Another dangerous policy has been slipped into legislation that must pass Congress by the end of September. Action Alert!
For months now, we’ve been telling you about the dangers of mandatory product registration for supplements; one key threat is that this policy has been snuck into the reauthorization of drug user fees which must be approved by the end of September. Another bad policy has been tacked on to this must-pass legislation. It represents another attempt by the FDA to extend its power over laboratory developed tests (LDTs). This is a critical threat, as LDTs are crucial tools used in personalized medicine because labs can create custom diagnostic tests for all sorts of diseases. We cannot allow the FDA to stifle innovation in this sector and regulate these tests out of existence.
LDTs are diagnostic tests developed and performed by local labs. They are widely used—thousands of different LDTs are available—and include genetic tests, tests for rare conditions, companion diagnostics, and also diseases like COVID-19.
The LDT policy that has been snuck into PDUFA is the VALID Act. It creates a risk-based framework for the FDA to regulate LDTs in which “high-risk” LDTs would undergo premarket review, whereas LDTs determined to be “low-risk” would have less scrutiny and could qualify for exemptions to premarket review. High-risk tests are those for which an inaccurate result has a high likelihood of resulting in serious harm or death to patients or is likely to delay life-supporting treatment. The policy allows FDA to revoke pre-market exemptions if new information comes to light indicating greater risks to patients. Generally, LDTs currently being offered are grandfathered in and would not need to undergo premarket review, though they would need to adhere to the bill’s other requirements.
Premarket review for these tests is a big mistake. We saw this in stark relief during the COVID-19 pandemic. At the beginning of the pandemic, labs were held up from developing their own COVID tests because they needed to get emergency use authorization—in essence, pre-approval—to deploy their tests. This was a major missed opportunity; accurate testing is important, but the FDA prioritized red tape over getting people reasonably accurate means of testing for COVID that could have helped reduce transmission rates and hospitalizations at an earlier date.
Premarket review for LDTs will also stifle innovation in an exciting medical sector. Regulators are often suspicious of new products. The agency is also more influenced by older firms offering old technology. Protecting them can also lead to lucrative jobs after leaving government. This is the old crony capitalist conundrum.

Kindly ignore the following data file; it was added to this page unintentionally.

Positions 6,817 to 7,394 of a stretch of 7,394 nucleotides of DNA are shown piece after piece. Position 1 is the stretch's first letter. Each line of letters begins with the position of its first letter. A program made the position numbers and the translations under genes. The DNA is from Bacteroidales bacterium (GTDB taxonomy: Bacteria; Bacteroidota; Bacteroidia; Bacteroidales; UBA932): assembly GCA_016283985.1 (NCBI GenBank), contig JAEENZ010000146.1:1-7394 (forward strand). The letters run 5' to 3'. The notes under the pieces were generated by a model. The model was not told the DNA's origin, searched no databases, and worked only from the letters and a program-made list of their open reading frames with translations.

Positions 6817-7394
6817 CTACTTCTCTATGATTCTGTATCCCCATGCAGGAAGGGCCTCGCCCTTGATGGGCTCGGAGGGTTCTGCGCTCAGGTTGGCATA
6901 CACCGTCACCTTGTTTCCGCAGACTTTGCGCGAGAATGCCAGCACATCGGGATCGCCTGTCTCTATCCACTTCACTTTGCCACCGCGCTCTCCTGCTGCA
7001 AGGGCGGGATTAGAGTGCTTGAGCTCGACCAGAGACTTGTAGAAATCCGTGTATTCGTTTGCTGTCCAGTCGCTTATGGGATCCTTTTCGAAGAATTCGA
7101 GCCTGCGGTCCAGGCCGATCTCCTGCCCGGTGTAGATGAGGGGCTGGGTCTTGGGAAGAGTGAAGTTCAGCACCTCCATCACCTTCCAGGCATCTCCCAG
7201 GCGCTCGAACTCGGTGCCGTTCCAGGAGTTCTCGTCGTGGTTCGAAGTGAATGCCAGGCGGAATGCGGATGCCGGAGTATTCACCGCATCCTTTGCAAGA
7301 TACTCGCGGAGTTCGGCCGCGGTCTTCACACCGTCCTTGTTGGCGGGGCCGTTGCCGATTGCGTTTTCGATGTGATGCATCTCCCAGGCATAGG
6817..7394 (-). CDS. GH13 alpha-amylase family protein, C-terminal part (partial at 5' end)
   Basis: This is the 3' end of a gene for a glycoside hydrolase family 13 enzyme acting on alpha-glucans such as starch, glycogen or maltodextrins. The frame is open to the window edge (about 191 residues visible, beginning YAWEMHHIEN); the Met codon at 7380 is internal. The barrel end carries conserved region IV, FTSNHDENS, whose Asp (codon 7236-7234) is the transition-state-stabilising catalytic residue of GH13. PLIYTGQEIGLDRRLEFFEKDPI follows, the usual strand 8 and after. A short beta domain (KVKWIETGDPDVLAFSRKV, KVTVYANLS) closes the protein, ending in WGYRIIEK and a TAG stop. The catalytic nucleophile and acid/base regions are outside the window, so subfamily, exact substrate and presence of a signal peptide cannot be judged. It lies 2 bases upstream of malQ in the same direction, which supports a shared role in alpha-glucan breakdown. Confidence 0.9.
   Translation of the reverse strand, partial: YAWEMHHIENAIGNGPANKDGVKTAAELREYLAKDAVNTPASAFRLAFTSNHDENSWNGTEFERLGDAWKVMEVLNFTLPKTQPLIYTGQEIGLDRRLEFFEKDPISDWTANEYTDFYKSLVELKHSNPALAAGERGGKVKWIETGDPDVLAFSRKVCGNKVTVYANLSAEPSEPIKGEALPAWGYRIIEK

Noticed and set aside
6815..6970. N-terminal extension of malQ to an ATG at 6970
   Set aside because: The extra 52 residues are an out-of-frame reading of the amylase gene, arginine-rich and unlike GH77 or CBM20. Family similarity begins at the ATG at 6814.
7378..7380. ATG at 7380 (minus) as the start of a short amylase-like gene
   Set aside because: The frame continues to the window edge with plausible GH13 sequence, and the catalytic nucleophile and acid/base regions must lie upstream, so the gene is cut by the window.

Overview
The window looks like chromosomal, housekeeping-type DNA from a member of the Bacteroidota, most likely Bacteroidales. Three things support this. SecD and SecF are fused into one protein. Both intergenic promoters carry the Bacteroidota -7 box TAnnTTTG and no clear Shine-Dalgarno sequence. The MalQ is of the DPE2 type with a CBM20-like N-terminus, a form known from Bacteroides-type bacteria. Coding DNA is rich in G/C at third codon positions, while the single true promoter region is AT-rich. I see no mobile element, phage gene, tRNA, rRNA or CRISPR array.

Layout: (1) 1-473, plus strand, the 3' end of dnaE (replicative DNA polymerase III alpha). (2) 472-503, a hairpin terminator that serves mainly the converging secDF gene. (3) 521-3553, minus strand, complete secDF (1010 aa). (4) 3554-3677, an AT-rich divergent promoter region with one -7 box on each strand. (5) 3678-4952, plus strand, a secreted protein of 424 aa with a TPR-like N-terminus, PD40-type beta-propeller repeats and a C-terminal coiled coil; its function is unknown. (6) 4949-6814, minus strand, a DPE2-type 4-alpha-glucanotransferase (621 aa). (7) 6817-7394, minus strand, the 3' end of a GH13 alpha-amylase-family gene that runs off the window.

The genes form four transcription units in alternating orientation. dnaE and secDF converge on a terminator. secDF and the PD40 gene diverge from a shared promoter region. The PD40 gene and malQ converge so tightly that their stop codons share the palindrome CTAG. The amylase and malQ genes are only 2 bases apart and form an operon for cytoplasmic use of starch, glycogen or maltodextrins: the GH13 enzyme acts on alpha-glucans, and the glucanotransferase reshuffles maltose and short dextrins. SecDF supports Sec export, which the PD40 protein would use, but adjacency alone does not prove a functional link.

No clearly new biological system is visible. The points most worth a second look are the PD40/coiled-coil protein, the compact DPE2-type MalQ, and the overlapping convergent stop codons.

The policy comes with a litany of other requirements for LDTs. For example, the FDA can require labeling, advertising, post market surveillance, and other things it deems necessary to detect and mitigate adverse events. Like Sen. Durbin’s mandatory product listing for supplements, the policy also requires all LDTs to register with the FDA—a requirement that will pose a significant time and personnel burden on laboratories that are already stretched thin and short-staffed.
The policy also calls for the development of a user fee program whereby testing companies pay the FDA to review their tests. This is another bad idea, as it privileges large, commercial test developers over smaller labs (non-profit labs, academic labs, etc.).
The FDA has tried before to put LDTs under its thumb. It claims to have some statutory authority over LDTs, but for decades chose not to regulate them as other diagnostic devices. LDTs have historically been regulated by the Centers for Medicare and Medicaid Services (CMS). But in 2014, the FDA issued a draft guidance saying it would regulate LDTs as medical devices. Congress pushed back, with some legislators arguing that the FDA’s approach to LDTs was “redundant, [would] raise costs and stifle innovation, and [would] require additional taxpayer funding to the FDA.”
To us, it seemed clear that the FDA wants to take over LDTs in order to maintain the monopoly enjoyed by hospitals together with two companies: LabCorp and Quest Diagnostics. Given new authorities over LDTs, the agency would likely approve only those tests that big companies have a legal right to perform and are inclined to offer, and which insurance companies and Medicare will pay for.
LDTs are the future of medicine. People are already able to test for and spot cancers long before they manifest themselves using current methods. These tests are improving at a rapid rate. Testing can already help prevent diabetes, heart and blood vessel illness, prostate cancer, and other diseases. LDTs are not only the future of general medicine—they are also the future of individualized medicine, which is an exciting and important development. Integrative doctors use these tests to gather information that aids them in identifying the root causes of their patients’ illnesses—this information could not be gathered and analyzed otherwise.
We cannot let the FDA regulate these tests out of existence.
Action Alert! Write to Congress and tell them to oppose the VALID Act’s inclusion in the FDA user fee reauthorization bill. Please send your message immediately.